import rasterio
import os

original_image='path to image with info'
modified_image='path to image modified with Image Magik'
output_image='Final image' 
tags_str = ''

with rasterio.open(original_image) as src:
    tags = src.tags()
    for k, v in tags.items():
        tags_str += f'-mo {k}="{v}" '
gdal_cmd = (
    f"gdal_translate -of GTIFF -co COMPRESS=DEFLATE -co PREDICTOR=2 "
    f"{tags_str} "
    f"-co ZLEVEL=9 {modified_image} {output_image}"
)
os.system(gdal_cmd)

Of course you need to substitute accordingly original_image, modified_image and output_image

3
  • Yes, sill a valid answer. Hunger to see that. – Hugolpz Sep 16 '20 at 6:11
  • Thanks for this script. I will see if i use it as python or migrage it to bash somehow. Thanks for the help. – Hugolpz Sep 16 '20 at 16:46
  • Can you add comments : what type of file should we use .tif, .shp, .vrt ? What are k and v ? tag title-key and tag content-value ? I think I get what you do. Nice ! – Hugolpz Sep 16 '20 at 17:11
0

Tif files have predetermined tags for the metadata, and the entries that you have are not standard.

In your case, your original file has a set of NetCDF metadata tags, which indeed disappear when you further work with TIF. As mentioned here , Other non standard metadata items can be stored in a TIFF file created with the profile GDALGeoTIFF (the default, see below in the Creation issues section). Those metadata items are grouped together into a XML string stored in the non standard TIFFTAG_GDAL_METADATA ASCII tag (code 42112). Those metadata would not be used in GIS software anyway.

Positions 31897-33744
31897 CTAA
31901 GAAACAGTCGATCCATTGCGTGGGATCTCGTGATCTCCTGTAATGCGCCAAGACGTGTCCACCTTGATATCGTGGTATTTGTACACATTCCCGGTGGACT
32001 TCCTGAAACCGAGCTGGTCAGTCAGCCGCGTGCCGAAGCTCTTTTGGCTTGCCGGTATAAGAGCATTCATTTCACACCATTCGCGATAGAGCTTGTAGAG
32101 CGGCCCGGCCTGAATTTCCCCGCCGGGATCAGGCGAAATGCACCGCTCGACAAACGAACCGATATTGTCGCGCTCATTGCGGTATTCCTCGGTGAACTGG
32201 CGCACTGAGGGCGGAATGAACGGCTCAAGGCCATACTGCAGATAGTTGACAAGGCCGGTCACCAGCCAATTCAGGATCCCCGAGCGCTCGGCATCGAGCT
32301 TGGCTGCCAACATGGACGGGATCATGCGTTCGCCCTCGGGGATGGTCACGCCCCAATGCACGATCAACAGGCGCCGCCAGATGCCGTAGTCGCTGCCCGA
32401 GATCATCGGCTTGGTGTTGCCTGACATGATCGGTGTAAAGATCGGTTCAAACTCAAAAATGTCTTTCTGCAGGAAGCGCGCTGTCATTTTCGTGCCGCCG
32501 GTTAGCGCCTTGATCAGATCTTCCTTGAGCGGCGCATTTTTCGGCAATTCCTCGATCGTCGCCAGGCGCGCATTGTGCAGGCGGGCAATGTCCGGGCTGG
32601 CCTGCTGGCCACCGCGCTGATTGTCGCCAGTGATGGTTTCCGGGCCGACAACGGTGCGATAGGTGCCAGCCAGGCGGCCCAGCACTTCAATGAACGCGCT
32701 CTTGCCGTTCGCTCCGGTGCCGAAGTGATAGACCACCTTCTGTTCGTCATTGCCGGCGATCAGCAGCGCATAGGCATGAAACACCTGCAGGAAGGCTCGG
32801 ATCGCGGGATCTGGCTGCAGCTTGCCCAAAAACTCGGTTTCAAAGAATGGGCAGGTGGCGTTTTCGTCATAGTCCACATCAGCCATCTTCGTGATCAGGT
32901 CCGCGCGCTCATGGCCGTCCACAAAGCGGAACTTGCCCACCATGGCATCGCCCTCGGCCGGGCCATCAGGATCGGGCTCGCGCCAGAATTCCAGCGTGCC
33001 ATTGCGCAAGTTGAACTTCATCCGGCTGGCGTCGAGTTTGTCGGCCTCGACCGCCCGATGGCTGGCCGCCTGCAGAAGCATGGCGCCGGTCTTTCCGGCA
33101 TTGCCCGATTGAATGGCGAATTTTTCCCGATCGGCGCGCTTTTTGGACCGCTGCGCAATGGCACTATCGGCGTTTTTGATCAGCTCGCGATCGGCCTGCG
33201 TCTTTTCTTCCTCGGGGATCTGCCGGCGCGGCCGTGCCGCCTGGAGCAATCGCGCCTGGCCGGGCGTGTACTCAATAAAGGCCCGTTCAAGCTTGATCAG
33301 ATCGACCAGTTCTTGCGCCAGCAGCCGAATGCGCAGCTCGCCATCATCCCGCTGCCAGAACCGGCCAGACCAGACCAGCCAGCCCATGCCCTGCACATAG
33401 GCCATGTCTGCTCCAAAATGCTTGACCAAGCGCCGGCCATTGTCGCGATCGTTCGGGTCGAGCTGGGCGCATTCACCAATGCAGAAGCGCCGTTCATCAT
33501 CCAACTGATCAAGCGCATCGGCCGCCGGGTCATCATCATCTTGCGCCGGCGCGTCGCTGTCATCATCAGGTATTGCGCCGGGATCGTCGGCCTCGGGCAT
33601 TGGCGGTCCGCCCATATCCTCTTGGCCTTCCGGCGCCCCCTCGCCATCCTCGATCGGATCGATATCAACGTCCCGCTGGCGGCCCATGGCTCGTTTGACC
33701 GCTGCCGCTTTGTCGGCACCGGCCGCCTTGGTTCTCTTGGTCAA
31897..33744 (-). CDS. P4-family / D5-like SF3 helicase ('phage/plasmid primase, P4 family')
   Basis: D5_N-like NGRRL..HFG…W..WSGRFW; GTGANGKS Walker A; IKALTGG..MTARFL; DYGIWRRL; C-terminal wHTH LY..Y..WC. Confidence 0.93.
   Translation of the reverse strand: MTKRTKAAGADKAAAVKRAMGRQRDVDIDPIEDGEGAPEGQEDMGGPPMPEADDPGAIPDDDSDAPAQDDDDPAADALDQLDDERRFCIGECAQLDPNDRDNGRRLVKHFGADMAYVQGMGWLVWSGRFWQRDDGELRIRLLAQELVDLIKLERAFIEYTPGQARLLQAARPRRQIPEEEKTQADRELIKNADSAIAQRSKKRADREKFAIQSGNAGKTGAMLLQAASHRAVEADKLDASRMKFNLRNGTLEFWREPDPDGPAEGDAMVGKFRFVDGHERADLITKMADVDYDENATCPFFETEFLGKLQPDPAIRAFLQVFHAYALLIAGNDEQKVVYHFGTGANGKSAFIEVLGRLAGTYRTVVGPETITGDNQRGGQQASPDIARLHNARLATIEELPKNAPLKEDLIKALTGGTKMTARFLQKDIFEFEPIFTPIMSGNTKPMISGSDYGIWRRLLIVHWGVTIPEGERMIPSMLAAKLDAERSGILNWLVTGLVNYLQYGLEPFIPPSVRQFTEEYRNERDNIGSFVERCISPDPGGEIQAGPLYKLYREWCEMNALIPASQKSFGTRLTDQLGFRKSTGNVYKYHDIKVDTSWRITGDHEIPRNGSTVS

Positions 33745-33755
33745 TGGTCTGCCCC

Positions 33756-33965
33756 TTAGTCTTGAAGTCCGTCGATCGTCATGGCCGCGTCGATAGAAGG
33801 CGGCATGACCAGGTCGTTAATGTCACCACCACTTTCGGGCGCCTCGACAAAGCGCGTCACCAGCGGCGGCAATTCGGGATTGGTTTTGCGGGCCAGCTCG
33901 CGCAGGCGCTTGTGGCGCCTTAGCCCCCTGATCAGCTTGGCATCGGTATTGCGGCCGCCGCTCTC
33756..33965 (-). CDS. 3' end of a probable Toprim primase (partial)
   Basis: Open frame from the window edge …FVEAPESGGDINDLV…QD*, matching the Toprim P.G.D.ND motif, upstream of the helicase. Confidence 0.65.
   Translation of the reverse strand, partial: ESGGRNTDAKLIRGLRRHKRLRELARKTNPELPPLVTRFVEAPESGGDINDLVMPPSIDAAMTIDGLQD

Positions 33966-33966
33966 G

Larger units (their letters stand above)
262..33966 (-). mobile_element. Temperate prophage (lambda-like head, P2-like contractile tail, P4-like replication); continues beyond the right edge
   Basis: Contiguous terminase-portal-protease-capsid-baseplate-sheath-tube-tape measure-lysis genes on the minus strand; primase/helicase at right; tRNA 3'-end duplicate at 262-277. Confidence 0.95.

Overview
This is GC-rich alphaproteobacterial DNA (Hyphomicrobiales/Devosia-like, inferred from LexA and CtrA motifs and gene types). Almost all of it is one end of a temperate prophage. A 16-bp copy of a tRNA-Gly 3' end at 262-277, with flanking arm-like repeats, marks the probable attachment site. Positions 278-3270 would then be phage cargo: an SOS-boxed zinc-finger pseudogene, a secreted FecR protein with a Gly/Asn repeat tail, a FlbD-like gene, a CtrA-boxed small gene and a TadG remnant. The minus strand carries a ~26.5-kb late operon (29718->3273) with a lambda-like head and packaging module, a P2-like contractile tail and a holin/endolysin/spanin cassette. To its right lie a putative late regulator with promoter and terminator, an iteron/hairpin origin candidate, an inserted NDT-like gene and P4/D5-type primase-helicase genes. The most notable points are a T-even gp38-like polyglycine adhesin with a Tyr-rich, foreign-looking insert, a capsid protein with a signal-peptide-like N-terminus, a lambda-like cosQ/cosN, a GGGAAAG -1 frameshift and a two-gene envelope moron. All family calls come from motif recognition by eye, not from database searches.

What is more important is that the coordinate system of your file is not specified, and that you lose the geotransform. In a tif file (no need to create a new file), this can be solved using gdal_edit.

gdal_edit -a_ullr 67 37.5 99 5 

Still you don't have a coordinate system, and the coordinate system was not specified in your original file. (** Coordinate system is '' **)

My guess is that the data is in WGS84 (you are obviously in a geographic coordinate system and this is the most common), but this has to be checked. To set up a coordinate system, you can use (example with the EPSG code of WGS84):

gdal_edit -a_srs EPSG:4326 

This is the kind of information that you need for subsequent use in a GIS.

1
  • thanks for this explainations. Also, I'am looking for a procedural answer to copy the initial metadata somewhre, so when my raster lose them, metadata could "reinject" them into the final raster. From what I understand, your solution will lose some of the original metadata. – Hugolpz Sep 10 '20 at 20:14